The GOP is having to play defense — even in Washington's deep-red districts

In two congressional districts once thought safe, Republican incumbents face primary scares.

Cathy McMorris Rodgers prepares to give a speech after receiving the news that she took the edge over Lisa Brown for Fifth House District in the Washington state primary election during the Spokane County Republican Party's election night party, Tuesday, Aug. 7, 2018, in Spokane, Wash. (Libby Kamrowski/The Spokesman-Review via AP)

If you ask local politicos about Washington state’s primary, one phrase will almost always come up — beauty contest.

Washington’s top-two primary system certainly has electoral utility. The cross-partisan scrum allows voters to choose their favorite candidate, regardless of party, and can generate some strange outcomes — like in 2016, where two Republicans advanced in a crowded race for State Treasurer, despite a majority of voters selecting a Democratic candidate on the primary ballot. But the greatest utility of the state primary is perhaps when it’s most useless for selecting nominees: the so-called “beauty contest” races.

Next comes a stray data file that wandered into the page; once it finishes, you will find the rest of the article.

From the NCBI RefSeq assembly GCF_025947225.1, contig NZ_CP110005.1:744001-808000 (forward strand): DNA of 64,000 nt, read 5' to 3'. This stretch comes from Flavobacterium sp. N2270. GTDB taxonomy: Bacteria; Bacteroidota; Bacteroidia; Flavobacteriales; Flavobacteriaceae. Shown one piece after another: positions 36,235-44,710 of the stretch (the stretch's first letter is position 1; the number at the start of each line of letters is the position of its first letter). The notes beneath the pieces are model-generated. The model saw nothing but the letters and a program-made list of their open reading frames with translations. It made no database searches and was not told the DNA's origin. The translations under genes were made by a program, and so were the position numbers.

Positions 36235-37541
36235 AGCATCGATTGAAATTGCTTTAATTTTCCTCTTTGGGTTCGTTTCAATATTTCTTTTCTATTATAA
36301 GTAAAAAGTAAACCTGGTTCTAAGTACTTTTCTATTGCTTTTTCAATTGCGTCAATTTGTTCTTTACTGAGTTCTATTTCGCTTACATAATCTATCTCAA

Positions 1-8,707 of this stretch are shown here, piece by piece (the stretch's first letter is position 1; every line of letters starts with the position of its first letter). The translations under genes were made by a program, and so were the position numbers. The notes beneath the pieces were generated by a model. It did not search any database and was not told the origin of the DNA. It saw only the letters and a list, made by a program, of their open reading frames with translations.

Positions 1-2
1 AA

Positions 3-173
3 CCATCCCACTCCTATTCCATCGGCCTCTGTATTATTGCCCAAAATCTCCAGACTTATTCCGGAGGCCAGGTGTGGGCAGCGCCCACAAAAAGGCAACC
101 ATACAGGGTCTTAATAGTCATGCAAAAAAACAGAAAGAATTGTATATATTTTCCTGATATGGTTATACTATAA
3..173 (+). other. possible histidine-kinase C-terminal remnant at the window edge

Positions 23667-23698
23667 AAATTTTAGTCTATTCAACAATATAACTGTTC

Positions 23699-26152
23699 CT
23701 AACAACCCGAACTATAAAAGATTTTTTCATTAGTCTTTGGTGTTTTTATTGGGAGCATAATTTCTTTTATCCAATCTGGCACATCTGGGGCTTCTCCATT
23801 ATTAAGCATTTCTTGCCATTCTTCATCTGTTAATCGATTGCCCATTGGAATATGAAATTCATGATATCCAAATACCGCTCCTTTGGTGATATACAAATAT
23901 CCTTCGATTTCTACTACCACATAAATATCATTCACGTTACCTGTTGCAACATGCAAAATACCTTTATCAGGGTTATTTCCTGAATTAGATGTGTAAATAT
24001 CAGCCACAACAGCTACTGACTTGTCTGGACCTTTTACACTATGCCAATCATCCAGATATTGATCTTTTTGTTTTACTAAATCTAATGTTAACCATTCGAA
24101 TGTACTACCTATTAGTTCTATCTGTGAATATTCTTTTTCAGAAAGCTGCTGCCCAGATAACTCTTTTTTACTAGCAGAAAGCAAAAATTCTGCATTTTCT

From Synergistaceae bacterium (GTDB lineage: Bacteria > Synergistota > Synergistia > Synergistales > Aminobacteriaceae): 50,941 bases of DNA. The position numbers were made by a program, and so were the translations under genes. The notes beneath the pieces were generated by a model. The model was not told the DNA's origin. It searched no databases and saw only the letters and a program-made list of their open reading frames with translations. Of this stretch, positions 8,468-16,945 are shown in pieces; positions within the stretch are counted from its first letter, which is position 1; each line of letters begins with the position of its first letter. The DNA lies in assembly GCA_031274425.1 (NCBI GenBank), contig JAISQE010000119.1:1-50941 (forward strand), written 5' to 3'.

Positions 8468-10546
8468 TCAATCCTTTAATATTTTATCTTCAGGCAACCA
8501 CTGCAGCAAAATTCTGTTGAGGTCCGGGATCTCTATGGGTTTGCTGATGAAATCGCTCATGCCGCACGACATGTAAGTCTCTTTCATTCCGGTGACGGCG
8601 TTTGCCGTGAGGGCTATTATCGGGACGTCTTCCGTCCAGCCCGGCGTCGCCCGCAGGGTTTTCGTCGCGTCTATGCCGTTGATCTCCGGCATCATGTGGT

Put simply, Washington’s “beauty contests” are races where the primary is less about selecting nominees, and more about gauging how well a nominee performs with actual voters. In some primary races, the nominees are a forgone conclusion. In fact, state law requires that even two-candidate partisan races appear on the primary ballot. That means that many primary races look remarkably like the General Election contest that will follow. And that makes the primary election a sort of semi-representative, semi-random poll with a gigantic sample of actual voters. That’s why Washington’s primary is watched carefully by the parties and analysts: it’s a surprisingly effective predictor of candidates’ viability in the general election.

Given all that, local Republicans should be very nervous after how ugly this year’s beauty contests were. As I have previously written, this month’s primary indicated that the Republicans are at risk to lose up to 40 percent of their state legislative caucus. The picture in congressional races wasn’t much better. Democratic voters also edged out Republicans in Washington’s 8th District, a Clinton-voting open seat being vacated by outgoing GOP Rep. Dave Reichert. That wasn’t a surprise — but Washington Republicans were likely hoping for uncompetitive results in the other congressional districts they currently hold. They didn’t get them.

In the Spokane-based 5th District, incumbent Republican Cathy McMorris Rogers started a little behind Democratic challenger Lisa Brown. Results were similar in southwestern Washington’s 3rd District, with incumbent Rep. Jaime Herrera Beutler struggling against Democratic challenger Carolyn Long. While later ballots trended Republican, putting the 5th District especially on the margins of competitiveness, the results were tough enough for the incumbents that both races are likely to become national priorities for both parties.

How is it that these red-leaning districts became national targets? Let’s dive into the results.

District 5